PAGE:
Tile on the ground floor is still covered with sheeting to protect it as movers haul in furniture and crews outside are using backhoes to plant trees, but the majority of Nevada's Conservation and Natural Resources employees have already moved into their new building on South Stewart Street.
Most of the chaos is supposed to be cleaned up by Thursday when Gov. Kenny Guinn and other dignitaries will dedicate the building in honor of former U.S. Senator, Nevada governor and attorney general Richard H. Bryan.
Department representative Cindy Peterson said agencies including Environmental Protection and Water Resources began moving the last week of June. But, she said, finishing work is still in progress on the first and fifth floors and the final divisions, including CNR Director Alan Biaggi , won't move in until August.
The dedication ceremony is scheduled for 10 a.m. Bryan and his family - including grandchildren - will be on hand for tours.
It is five stories tall with 130,000 square feet of laboratory and office space. The building will unify the different divisions of Conservation and Natural Resources, which is now located in seven different buildings in Carson City.
The building is also the first to be constructed under a lease-purchase agreement, which will let the state make payments on the building in much the same way people buy a house and make mortgage payments. The building cost more than $20 million to construct.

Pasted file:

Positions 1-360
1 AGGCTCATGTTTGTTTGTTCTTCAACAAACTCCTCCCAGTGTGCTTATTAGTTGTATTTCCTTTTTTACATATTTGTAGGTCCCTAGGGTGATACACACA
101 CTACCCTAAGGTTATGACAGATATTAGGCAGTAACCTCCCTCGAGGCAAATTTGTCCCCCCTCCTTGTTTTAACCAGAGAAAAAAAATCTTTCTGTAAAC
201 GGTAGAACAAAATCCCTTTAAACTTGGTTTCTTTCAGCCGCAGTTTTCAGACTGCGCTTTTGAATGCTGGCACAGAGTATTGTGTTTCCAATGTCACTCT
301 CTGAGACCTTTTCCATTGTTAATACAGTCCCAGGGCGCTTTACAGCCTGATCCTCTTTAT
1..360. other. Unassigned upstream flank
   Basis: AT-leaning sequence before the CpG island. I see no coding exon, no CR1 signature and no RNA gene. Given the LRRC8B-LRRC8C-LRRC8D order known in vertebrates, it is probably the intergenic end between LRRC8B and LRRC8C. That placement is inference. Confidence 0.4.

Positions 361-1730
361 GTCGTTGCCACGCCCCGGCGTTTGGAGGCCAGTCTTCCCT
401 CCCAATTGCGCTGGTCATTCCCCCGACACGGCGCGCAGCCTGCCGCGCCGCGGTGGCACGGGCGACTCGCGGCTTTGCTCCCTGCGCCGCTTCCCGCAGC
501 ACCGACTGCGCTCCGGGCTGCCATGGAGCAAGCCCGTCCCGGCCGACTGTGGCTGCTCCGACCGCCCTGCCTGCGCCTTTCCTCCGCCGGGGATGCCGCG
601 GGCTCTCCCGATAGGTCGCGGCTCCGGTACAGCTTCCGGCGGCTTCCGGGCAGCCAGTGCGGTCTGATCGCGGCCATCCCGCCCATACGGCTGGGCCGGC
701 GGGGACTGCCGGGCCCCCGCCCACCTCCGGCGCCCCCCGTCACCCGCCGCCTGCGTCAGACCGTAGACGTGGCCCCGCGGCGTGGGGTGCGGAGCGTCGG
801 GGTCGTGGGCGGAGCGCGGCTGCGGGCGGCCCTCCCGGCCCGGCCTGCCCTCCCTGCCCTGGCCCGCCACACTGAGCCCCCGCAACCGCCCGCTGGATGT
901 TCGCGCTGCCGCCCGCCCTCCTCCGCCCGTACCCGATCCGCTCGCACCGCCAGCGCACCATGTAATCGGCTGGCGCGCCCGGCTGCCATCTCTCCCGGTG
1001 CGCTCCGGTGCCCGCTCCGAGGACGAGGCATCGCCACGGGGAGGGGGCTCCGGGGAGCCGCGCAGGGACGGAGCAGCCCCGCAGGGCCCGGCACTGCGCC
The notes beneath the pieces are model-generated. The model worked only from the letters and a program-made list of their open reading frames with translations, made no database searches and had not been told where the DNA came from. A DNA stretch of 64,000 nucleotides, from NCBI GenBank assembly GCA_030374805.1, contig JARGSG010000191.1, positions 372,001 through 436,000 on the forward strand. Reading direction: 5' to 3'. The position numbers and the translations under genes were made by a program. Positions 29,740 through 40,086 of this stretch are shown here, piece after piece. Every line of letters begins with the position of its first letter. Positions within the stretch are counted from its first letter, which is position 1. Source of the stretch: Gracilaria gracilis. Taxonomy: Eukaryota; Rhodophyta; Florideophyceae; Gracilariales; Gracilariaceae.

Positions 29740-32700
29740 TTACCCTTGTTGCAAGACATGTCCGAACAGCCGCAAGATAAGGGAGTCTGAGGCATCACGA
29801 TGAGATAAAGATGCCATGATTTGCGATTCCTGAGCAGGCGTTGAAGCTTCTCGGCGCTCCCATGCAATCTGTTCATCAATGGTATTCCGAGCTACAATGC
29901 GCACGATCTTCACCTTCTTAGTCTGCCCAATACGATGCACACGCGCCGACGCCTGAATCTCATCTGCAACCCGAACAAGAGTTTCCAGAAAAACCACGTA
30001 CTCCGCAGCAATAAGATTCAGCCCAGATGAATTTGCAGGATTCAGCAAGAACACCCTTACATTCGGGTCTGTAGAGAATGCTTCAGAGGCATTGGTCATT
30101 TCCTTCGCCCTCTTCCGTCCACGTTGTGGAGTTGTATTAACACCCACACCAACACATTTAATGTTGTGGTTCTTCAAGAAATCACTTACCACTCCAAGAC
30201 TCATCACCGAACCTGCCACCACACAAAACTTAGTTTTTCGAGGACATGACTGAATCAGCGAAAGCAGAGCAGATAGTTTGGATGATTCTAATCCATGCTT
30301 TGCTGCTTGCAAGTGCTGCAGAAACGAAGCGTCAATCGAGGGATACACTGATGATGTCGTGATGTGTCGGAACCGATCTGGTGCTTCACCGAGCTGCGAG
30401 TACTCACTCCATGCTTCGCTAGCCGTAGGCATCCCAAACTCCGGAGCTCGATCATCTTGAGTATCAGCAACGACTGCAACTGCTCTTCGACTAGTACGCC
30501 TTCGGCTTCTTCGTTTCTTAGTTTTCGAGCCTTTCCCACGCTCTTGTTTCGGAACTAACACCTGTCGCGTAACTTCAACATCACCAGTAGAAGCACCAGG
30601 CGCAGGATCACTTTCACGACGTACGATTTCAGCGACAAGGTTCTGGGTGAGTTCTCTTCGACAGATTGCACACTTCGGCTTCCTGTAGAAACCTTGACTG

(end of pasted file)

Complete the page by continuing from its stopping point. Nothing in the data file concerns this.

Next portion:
That is a departure from traditional state construction financing which involves either paying for construction with cash or bonding for construction.
Peterson said the building will eventually provide space for more than 425 employees. The majority of them are already in the building - 239 environmental protection staffers and nearly 100 more in water resources.
Peterson said after everyone moves in, there will be some extra space on the first floor. The Public Employees Benefits Program and the divisions of Financial Institutions and Manufactured Housing from Business and Industry will move in there.
She said the "high density" filing systems to maintain and protect water rights records, maps and other legally important documents haven't yet been installed because they were only approved in the final days of the Legislature.
Peterson said not all resources employees will move into the building. The largest division outside will remain Forestry, which, she said, has employees across the state. Forestry will locate its Carson City administrative staff in the south of town next to the planned Emergency Operations Center which will unite emergency and Homeland Security agencies.
Plans call for a matching building behind the new structure facing Roop Street. That building will eventually be home to the state's Human Resources Department. It was on the governor's recommended capital projects list for the 2005 Legislature but was cut by lawmakers in favor of major university system projects.
- Contact reporter Geoff Dornan at gdornan@ nevadaappeal.com or 687-8750.
If you go
What: Dedication of the Richard H. Bryan Conservation and Natural Resources Building
Where: 901 S. Stewart St.
When: 10 a.m. Thursday
Who: Open to the public